Saturday, October 22, 2016

Waihao Forks....Saturday Update

Am_Fet writes in block capitals:

Well, the weekend plans for the major protagonists to get together at Cabbages top secret layout building facility on Friday night fell apart in spectacular fashion thanks to illness and family commitments.  Poor Cabbage, he had to go and spend time with the Marklin Club....

Anyway, here is the latest email from 0-4-4-0T with progress:

"We now have slow speed running on all parts of Waihao Forks.

The electrical interlocking doesn't successfully stop the engine if the points aren't set completely correctly - essentially because everything ran fine on insulfrog. But we have slow speed running through all areas.

Finer testing is beyond the quality of my engines to date. The Graham Farish 0-6-0 has a very long wheel base plus its motor doesn't run well at very slow speeds. The Microace 4-6-4 doesn't run well on the slightly rough code 40 track because its power pick-ups (on the first two driving axles and the last axle of the trailing truck) are only just good enough for very smooth heavier track."

I believe the meeting will be postponed until next week when hopefully we can start the landforms.  There is also talk of sub-contracting out the grass planting to another well known modeller.  I'm waiting for Cabbage to confirm.

In the meantime, I had better pickup my mouse and start designing the buildings and structures.

In closing, does anyone have any ideas for modelling stucco in the smaller scales?  Everything I read seems to be aimed at HO and bigger, ranging from sandpaper to talc or white pepper mixed with paint.

All answers on the back of a postcard please!

Monday, October 17, 2016

Waihao Forks.....On Point.

Am_Fet, with great relief, pens:

Whew!  We are up to date.  This is the latest report from Backward Engineering in Karori ("Where the past is being made today!").

The curtain wire is now glued down, and then the ends of the push-pull wire have been bent and threaded into the pre-drilled holes in the switches using small pliers.  The kink in the push-pull wire can be opened and closed slightly to make fine adjustments to the length of the wire.

All the brass dropouts to get power to the track from underneath are now fitted and soldered on.

Next, turn it all over and attach wires to the switches and dropouts."

Sunday, October 16, 2016

Waihao Forks....gaining control.

Am_Fet enthuses:

Can I just start off by saying that although it may seem like this work has been moving quickly, nothing could be further from the truth.  0-4-4-0T and I have only really had the chance to catchup during the planned monthly meetings in Lower Hutt, so most of the work documented here has only really happened since the Palmy show...whenever that was.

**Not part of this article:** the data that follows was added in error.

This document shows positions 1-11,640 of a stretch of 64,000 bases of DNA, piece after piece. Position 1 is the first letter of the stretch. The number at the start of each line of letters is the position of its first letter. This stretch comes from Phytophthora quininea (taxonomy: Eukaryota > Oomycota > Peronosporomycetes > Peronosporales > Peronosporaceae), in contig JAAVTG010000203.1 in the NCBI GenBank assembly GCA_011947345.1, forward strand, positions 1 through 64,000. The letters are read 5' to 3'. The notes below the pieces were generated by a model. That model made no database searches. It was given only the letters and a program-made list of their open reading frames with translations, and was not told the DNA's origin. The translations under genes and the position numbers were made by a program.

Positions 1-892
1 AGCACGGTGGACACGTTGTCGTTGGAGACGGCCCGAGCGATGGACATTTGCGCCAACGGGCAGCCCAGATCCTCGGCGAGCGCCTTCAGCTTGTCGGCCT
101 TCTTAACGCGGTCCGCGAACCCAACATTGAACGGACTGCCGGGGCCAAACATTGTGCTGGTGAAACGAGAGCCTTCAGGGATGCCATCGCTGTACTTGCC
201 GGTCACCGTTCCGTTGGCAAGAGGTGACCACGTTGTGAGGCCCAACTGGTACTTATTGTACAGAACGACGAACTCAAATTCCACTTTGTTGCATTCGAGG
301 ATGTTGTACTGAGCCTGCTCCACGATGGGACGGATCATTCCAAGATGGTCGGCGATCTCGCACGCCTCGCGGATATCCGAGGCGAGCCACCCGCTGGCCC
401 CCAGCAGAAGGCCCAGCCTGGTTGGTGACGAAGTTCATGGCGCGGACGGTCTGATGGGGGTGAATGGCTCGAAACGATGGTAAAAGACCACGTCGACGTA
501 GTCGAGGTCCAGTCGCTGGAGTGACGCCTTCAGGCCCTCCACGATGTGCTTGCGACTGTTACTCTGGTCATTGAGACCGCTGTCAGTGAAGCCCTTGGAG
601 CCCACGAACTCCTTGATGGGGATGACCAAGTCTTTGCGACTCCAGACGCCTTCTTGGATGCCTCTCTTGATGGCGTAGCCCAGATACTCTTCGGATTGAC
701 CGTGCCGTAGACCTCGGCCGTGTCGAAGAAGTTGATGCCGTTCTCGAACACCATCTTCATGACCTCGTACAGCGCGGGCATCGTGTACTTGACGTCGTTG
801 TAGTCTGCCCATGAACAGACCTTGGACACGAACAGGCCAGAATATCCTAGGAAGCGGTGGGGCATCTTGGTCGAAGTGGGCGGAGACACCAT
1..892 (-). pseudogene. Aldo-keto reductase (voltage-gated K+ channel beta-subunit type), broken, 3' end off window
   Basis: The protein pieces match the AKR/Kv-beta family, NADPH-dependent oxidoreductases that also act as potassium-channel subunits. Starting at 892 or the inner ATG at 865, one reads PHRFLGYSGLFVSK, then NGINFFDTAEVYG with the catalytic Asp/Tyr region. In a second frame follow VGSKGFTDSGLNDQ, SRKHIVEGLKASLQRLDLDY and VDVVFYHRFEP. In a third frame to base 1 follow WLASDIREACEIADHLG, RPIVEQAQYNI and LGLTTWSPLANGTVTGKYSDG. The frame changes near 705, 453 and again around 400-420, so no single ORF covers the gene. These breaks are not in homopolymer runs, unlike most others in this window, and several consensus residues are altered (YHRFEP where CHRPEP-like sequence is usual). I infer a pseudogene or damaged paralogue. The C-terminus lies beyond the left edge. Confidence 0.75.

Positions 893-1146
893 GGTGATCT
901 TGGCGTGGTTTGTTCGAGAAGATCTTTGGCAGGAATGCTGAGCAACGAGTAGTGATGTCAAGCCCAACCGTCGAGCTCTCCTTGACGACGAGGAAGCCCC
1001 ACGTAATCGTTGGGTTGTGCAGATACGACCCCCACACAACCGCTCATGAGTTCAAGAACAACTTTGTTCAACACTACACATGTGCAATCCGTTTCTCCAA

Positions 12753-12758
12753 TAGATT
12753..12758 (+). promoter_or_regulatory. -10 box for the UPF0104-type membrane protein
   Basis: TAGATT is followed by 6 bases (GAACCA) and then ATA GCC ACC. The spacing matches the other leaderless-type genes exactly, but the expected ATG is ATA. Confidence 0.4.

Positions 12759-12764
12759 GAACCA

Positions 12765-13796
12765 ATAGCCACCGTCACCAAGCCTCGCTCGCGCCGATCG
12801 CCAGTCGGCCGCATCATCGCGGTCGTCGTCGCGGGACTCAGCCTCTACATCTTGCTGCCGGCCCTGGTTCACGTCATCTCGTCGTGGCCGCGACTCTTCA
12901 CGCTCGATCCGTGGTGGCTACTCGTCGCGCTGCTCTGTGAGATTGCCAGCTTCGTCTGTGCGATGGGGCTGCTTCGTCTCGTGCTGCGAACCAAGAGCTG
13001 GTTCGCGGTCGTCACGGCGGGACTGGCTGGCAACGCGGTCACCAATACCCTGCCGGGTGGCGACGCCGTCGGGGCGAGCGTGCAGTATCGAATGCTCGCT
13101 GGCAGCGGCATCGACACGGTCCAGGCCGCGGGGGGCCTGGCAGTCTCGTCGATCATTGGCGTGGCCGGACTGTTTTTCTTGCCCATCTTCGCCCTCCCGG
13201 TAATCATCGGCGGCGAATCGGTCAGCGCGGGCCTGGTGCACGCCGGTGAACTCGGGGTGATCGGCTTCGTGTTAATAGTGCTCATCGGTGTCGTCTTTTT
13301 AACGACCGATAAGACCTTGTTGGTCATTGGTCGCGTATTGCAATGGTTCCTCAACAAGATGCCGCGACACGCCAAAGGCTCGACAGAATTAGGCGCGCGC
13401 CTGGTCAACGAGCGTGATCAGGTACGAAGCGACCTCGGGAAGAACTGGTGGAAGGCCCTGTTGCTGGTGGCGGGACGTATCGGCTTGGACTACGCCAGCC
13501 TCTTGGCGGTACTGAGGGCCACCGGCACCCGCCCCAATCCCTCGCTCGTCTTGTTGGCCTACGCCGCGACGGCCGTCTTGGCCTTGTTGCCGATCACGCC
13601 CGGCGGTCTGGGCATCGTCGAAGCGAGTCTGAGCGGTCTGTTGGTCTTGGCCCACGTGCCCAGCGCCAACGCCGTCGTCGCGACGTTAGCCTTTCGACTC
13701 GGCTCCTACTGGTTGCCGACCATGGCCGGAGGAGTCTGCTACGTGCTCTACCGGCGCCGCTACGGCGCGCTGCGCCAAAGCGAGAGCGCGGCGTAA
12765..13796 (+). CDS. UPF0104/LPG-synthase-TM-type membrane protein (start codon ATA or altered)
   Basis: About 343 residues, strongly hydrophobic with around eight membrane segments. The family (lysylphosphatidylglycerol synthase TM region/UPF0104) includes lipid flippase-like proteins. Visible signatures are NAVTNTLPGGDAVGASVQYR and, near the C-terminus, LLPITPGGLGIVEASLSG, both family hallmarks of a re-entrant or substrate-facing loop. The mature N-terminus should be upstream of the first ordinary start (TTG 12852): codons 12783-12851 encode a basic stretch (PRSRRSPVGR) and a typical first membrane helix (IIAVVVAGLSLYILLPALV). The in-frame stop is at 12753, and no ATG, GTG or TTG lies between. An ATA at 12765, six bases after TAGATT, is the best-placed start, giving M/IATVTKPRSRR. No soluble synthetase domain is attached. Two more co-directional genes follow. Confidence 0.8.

So hopefully todays post will take us up to where things sit currently and you can then marvel at the pace that things normally happen at around here.

This pic arrived in my inbox last weekend:

As can be seen from this picture from Backward Engineering in Karori ("Where the past is being made today!") things are now focussing on the gubbins needed to make things work.

(Hilariously enough, my iphone autocorrected "control gubbins" to "control gibbons"....which probably isnt far from the truth!)

Anyway, here is the written report from 0-4-4-0T:

"The trackwork for Waihao Forks has been glued to some 10mm foamboard.  Head Druff says this dampens the amount of track noise.  Slots have been cut in it to take curtain wire which takes curved routes to the switches.  Music wire just under 1mm thick runs inside the curtain wire from the point blades to the switches.  Some 5mm foamboard in the slots holds up the curtain wire next to the point blades.

The music wire is bent through a right angle to go through the end of the moving sleeper that the point blades are attached to. Having the track on 10mm foamboard rather than 5mm board means Am_Fet will be able to shape the ground level in the area surrounding the yard to levels lower than the trackwork when required.  Otherwise the ground surface of the whole module would look dead flat and unreal.

Next job is to attach the music wires to the switches - to be shown in a future post.  After that, the electrical wiring can go in underneath."

Saturday, October 15, 2016

Waihao Forks - Setting the Scene

Am_Fet Postulates:

After the baseboards triumphant return from its southern sojourn, the next task was to work out where all the scenic features were going to go.

A meeting was hastily convened at the monthly club night with plans and photos in abundance.  Some mad rash fool started scribbling with a pencil, and by the end of the evening we had the beginnings of what (we hope) will be a very attractive scene. one had a camera to record the moment...Doh!

So instead, lets revisit my favourite photo of the station from the 1920's:

The three structures that really anchor the scene are the goods shed, the stock yards and the pub.  The goods shed was a stock 60' by 30' shed but with a strangely steep pitched roof.  As it was a known size, it became the "anchor structure" of the whole precinct, meaning it was sited first and we used its place to position the minor structures that related to it, such as the station platform and shelter shed and the loading bank.